Yes, asteroid Bennu has a chance of hitting Earth. No, you shouldn’t worry about it. Let’s dive into the facts without the click bait “asteroid could destroy Earth” headlines.

First off, why is Bennu in the news? NASA is gearing up for the third mission of the New Frontiers program. That’s the same program responsible for New Horizons and Juno. A spacecraft, OSIRIS-REx, is scheduled to lift off from Cape Canaveral on September 8th. It’s tasked with meeting the near-Earth asteroid (Bennu) in August 2018.

After two years of intense study, OSIRIS-REx will grab a surface sample before returning back to Earth. If everything goes smoothly, OSIRIS-REx and a piece of Bennu will be back on Earth by 2023.

OSIRIS-REx’s main goal is to help us better understand how asteroids could have seeded life on Earth. The spacecraft will attempt to gather at least 60 grams of Bennu containing organic material. You can read more about how OSIRIS-REx will find the perfect sample of Bennu in my earlier post.

OSIRIS-REx and Bennu

While the main mission will be learning about asteroids part in bringing life to Earth, scientists will also use the close encounter to fine tune the rock’s orbit.

And that brings us to this week. You may have seen several articles talking about how Bennu could destroy Earth. Even ABC News jumped on the “giant asteroid that could destroy Earth,” bandwagon. Although their article did downplay the risks posed by Bennu. If only their title did the same.

Here’s what NASA has to say about Bennu. Officially, it is a potentially dangerous asteroid. Right now, scientists peg its chances at striking Earth at about 1-in-2,700. And that chance won’t happen until the last quarter of the 22nd century according to NASA scientists.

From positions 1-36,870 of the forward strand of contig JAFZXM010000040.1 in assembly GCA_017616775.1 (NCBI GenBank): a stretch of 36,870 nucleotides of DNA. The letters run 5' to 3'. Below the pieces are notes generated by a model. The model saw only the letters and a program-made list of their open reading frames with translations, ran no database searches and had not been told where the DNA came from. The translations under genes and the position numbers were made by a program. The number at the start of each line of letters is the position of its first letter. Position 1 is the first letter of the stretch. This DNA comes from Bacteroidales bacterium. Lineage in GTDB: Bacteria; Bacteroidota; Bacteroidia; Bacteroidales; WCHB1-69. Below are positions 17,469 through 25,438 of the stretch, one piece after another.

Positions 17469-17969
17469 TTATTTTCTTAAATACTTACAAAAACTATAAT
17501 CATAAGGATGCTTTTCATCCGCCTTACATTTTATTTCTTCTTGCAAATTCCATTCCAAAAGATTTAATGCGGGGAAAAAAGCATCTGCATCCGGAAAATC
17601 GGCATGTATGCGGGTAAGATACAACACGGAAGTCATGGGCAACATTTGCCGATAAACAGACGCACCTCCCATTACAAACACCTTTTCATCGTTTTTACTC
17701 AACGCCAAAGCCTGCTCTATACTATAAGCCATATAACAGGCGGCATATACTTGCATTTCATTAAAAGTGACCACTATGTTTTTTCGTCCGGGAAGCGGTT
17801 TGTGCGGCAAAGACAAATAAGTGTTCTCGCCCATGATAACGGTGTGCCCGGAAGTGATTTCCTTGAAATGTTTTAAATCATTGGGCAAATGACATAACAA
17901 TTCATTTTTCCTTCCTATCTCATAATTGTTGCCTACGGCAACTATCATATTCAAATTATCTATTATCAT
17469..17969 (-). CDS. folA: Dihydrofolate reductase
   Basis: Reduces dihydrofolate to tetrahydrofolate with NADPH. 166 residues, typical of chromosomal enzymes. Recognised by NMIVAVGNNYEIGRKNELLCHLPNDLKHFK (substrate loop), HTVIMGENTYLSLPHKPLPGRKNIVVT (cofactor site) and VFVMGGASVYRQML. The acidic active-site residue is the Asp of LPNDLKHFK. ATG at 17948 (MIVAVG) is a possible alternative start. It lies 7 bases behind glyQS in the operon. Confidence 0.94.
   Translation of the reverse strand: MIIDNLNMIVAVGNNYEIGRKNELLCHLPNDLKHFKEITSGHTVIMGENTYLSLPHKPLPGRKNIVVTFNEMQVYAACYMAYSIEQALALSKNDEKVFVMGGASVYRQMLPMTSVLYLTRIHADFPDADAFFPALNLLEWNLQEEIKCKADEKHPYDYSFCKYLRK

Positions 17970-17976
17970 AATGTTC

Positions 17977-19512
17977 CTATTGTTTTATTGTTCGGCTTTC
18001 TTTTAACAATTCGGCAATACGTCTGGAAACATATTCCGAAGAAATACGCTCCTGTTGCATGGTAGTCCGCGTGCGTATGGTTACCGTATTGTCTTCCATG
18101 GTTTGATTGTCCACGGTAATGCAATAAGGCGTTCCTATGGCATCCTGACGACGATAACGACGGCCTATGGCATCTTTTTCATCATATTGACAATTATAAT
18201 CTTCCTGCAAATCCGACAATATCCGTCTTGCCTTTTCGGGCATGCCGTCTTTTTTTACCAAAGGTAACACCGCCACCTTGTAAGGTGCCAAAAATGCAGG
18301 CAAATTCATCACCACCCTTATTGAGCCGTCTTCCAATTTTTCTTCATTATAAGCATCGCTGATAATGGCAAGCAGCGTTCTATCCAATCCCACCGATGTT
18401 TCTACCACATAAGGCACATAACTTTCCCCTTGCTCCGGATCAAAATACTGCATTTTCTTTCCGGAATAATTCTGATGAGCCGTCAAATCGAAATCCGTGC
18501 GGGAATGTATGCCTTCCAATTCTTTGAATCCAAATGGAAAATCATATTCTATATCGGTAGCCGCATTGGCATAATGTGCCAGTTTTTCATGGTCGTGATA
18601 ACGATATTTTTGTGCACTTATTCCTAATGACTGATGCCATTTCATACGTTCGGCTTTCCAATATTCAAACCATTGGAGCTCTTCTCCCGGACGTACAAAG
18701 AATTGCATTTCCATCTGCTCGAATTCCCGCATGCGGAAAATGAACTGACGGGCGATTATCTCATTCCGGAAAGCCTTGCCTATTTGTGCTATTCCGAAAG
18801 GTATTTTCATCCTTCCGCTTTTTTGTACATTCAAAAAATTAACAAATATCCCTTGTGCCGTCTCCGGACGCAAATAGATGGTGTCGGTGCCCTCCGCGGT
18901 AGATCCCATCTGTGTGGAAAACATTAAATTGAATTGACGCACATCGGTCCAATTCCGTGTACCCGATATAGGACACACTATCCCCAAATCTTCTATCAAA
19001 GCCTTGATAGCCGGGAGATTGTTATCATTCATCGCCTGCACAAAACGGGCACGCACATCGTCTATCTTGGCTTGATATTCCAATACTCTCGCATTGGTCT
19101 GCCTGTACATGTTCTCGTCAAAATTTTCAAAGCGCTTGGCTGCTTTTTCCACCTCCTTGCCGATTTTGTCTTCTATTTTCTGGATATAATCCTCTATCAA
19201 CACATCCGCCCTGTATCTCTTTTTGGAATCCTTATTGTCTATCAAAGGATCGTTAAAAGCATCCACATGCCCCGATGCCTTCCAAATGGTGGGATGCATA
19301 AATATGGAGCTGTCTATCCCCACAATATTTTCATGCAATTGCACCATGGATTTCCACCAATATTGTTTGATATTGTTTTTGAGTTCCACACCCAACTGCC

So, even if Bennu does strike Earth – we won’t be around to see it. Unless we start living to 200 all of a sudden (current life expectancy in the U.S. was just under 79 years in 2012. Technology has some work to do).

Also, the 1-in-2,700 chance is related to an Earth flyby around 2135. If Bennu enters a ‘keyhole’ between Earth and the moon, its orbit will shift enough to make a later impact with Earth likely. At least, humanity will know it’s on the way.

Let’s say Bennu hits the ‘keyhole’ and impacts Earth in the last quarter of the 22nd century – what happens? There’s some good news and bad news. First, the good. It won’t destroy Earth. Bennu’s diameter is 1,614 feet. Big, but not wipe everything out big.

The bad news? You don’t want to be where it hits. The destruction would be devastating, but it wouldn’t be global.

Scientists believe an asteroid needs to be about 3,280 feet in diameter to cause a global disaster. The one that helped off the dinosaurs? That asteroid was believed to be about 6 miles across.

Time is on our side. We don’t have the technology today (that we publicly know about) to prevent a collision. But in 2175? I’m sure humanity can come up with something. And hey, if OSIRIS-REx can land in 2018 – we could always turn to Michael Bay in 100 years.

The Yarkovsky effect

OSIRIS-REx will help fine tune orbital measurements of Bennu by observing the Yarkovsky effect. As sunlight hits its dark surface, the asteroid absorbs it and later radiates it away as heat. This effect creates incredibly small changes in its orbit. But the changes are enough for the asteroid to possibly hit Earth one day.

“We’ll get accurate measurements of the Yarkovsky effect on Bennu by precisely tracking OSIRIS-REx as it orbits the asteroid,” Edward Beshore (Deputy Principal Investigator for the mission) said in 2014. “In addition, the instrument suite the spacecraft is carrying is perfectly suited to measure all the things that contribute to the Yarkovsky effect, such as composition, energy transport through the surface, temperature, and Bennu’s topography. If astronomers someday identify an asteroid that presents a significant impact hazard to Earth, the first step will be to gather more information about that asteroid. Fortunately, the OSIRIS-REx mission will have given us the experience and tools needed to do the job.”

Bottom line? Bennu may hit Earth in about 150 years or so. Or, it might not. OSIRIS-REx will tell us more over the next few years. And Bennu won’t be the end of the world even if it does head our way.

Top image: Concept of impact that created Bennu.

Image credits: NASA

When I’m not playing Rocket League (best game ever), you can find me writing about all things games, space and more. You can reach me at alex@newsledge.com

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